By Jessica Zelig & Lauren Berger

The Jewish Student Union (JSU) and Student Entertainment Events (SEE) co-sponsored an event which brought comedian and actor Jon Stewart to campus Sunday evening, Oct. 10.

JSU/SEE Liaison Rena Arnon said, “We like to sponsor events like these because we like to be known as a group that supports programs that reach different types of students on campus. We like to create an atmosphere where different groups can hold events comfortably together.”

Approximately 1,000 tickets were sold for the event, according to SEE president, Jen Greenhalge. The line of students and off campus visitors stretched completely around the side of Ritchie Coliseum, until the doors opened up at 7:30 p.m. Security was increased for the show. Once in the door, people were subjected to purse and pocket searches, and had to pass through metal detectors before taking their seats.

Students were subjected to purse searches before the show. Photo by Michael Schoenberg.
Students were subjected to purse searches before the show. Photo by Michael Schoenberg.

The show began later than expected, and the crowd eagerly awaited Stewart’s arrival on stage with stomping and cheering for the comedian. Warm up comedian Jeff Caldwell opened the show before Stewart took the stage.

Stewart began the show by greeting President and Mrs. Mote, who were seated in the front row, and warning them of the strong content of his show. He later asked Mote if he had ever spoked pot, and then did an impression of Testudo. He then broke fire code rules and lit a cigarette, claiming he does this to keep himself from being nervous.

Stewart’s act consisted of bits about his pets’ stupidity, masturbating, smoking pot, sexual relations, consuming alcoholic beverages and religious jokes.

When the audience was asked how many people were Jewish, the large crowd overwhelmingly responded with loud cheering and clapping. Stunned, Stewart then yelled, “Sheket B’Vakashsa!” Instantly, the crowed replied “HEY!”, as they were used to doing such responsive cheers in Hebrew school and day school growing up. Stewart then said, “See, we Jews even have a secret handshake!”

Other Jewish related topics that Stewart discussed were about the Jews’ “protective head gear.” He then informed the non-Jewish members of the audience that these are called yarmulkes, not “Jew beanies.”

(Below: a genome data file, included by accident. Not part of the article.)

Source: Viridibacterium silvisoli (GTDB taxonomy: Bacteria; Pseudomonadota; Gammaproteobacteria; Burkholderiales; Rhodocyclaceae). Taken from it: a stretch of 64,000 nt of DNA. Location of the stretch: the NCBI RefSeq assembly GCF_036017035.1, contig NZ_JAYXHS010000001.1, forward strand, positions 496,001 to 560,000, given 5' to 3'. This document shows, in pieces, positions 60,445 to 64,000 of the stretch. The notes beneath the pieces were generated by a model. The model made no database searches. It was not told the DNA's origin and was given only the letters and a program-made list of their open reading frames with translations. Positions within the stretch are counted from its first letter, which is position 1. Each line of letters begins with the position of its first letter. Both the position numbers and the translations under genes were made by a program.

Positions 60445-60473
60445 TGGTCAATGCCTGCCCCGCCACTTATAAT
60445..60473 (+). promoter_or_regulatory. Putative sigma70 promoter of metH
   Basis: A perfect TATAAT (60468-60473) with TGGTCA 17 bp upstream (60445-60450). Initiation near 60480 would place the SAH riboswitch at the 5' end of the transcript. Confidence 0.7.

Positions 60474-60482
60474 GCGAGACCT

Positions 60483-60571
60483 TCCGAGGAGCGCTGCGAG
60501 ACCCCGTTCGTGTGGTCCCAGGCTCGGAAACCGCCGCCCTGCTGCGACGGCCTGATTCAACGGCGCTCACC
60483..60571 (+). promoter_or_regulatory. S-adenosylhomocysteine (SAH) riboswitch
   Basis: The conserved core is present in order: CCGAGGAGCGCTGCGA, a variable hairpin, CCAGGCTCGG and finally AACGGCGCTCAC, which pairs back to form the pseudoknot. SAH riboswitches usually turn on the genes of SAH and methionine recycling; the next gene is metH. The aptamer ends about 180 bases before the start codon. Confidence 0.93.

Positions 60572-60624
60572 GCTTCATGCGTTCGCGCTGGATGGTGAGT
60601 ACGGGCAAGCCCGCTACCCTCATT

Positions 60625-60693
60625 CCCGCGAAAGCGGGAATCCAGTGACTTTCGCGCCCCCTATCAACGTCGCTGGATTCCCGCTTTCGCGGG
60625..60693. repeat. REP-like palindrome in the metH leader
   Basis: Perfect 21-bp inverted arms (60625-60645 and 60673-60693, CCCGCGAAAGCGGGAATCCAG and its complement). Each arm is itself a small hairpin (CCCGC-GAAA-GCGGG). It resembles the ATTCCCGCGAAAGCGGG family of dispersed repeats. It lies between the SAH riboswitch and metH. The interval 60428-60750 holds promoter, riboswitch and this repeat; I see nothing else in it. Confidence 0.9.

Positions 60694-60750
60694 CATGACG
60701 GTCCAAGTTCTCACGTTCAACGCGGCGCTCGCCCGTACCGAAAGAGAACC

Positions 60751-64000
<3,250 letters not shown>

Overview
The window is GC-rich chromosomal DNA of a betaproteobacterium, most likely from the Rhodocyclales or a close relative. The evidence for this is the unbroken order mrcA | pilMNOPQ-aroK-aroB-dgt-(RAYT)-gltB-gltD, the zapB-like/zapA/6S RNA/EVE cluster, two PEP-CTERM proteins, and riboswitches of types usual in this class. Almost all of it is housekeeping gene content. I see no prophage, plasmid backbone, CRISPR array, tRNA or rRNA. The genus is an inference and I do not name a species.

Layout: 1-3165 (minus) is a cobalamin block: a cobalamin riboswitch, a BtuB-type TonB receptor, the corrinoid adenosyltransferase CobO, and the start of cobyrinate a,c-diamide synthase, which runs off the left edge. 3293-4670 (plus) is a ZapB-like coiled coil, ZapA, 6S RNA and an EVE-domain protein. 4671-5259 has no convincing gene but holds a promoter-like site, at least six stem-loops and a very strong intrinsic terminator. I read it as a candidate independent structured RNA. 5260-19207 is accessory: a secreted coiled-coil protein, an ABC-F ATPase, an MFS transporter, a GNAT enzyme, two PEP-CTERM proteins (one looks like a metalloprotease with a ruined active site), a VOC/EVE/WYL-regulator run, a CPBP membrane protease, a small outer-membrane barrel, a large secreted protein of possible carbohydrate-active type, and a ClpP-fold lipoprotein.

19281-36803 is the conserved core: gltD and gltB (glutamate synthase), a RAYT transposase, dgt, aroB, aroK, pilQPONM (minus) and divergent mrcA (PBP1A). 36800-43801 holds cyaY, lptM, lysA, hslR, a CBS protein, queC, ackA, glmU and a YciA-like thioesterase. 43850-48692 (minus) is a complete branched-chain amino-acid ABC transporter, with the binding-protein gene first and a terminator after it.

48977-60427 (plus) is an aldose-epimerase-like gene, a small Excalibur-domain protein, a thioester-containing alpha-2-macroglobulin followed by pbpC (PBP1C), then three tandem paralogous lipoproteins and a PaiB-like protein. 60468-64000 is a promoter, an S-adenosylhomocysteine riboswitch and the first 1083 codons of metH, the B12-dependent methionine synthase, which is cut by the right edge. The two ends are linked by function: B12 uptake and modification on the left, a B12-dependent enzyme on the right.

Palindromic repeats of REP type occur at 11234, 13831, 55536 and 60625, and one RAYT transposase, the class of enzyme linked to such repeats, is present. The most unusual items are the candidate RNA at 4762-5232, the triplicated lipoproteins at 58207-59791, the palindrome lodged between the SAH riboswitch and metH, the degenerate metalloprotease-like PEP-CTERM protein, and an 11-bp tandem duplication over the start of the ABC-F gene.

When the crowd was asked if they had ever been to Israel, a loud response was generated. Stewart then discussed how Israeli soldiers love when young Jewish girls come to Israel. He asserts that the soldiers wait at the airport for their young, naive, American prey, and claim that they are lonely and being sent off to war, and desperate for their “touch.”

Stewart ended the show saying that he hopes to perform for the common man.

“My stomach hurts from laughing so hard. He was even funnier than I thought he would be,” said Erin Weiss.

When asked if being Jewish influences his comedy style, Stewart said, “Well if your style of comedy is to talk about your background, then yes.”

After the show, Stewart sat patiently and signed autographs. He talked about “Jersey” with an audience member from his hometown, he tolerated taking pictures with adoring female fans, and spoke personally with anyone that had a question.

Stewart is happy to say that his favorite thing about being Jewish is “unleavened bread.” He especially thinks that, “It is lovely with a little butter and salt, or peanut butter.” He also loves Lenders bagels.


Born in Lawrence Township, NJ, Jonathan (Stuart) Leibowitz, wanted to be a veterinarian when he grew up. Stewart attended the College of William and Mary in Williamsburg, VA, and graduated with a degree in psychology. After school, Stewart worked as a bartender, before getting on stage in 1987. A club manager once told Stewart that he would never make it because there were too many Jewish comics. Stewart then dropped his last name and used his middle name instead.

In 1991, Stewart left the stage to make his debut on television. His first job was co-hosting “Short Attention Span Theatre” on Comedy Central. He then went to MTW to “You Wrote It, You Watch It,” then started “The Jon Stewart Show” in 1993. He guest appeared on “The Gary Shandling Show,” “The Nanny,” “Mr. Show,” “Space Ghost: Coast to Coast,” “Newsradio,” and “Elmopalooza.” Stewart also hosted a Cable Ace-nominated one-hour HBO comedy special, “Jon Stewart: Unleavened in 1996.”

Stewart has appeared in many films including “Wishful Thinking,” “Half-Baked,” “The Faculty,” and “Big Daddy.” Upcoming films featuring Stewart include “Playing by Heart” and “Almost Romantic.” His voice can be heard in “The Adventures of Tom Thumb and Thumbelina.” Stewart has also written a book entitled, “Naked Pictures of Famous People,” which was on the New York Times bestseller list for a few weeks.

Stewart is currently anchoring Comedy Central’s “The Daily Show,” a late-night news/variety series, which airs Monday-Thursday, at 11:00 p.m.


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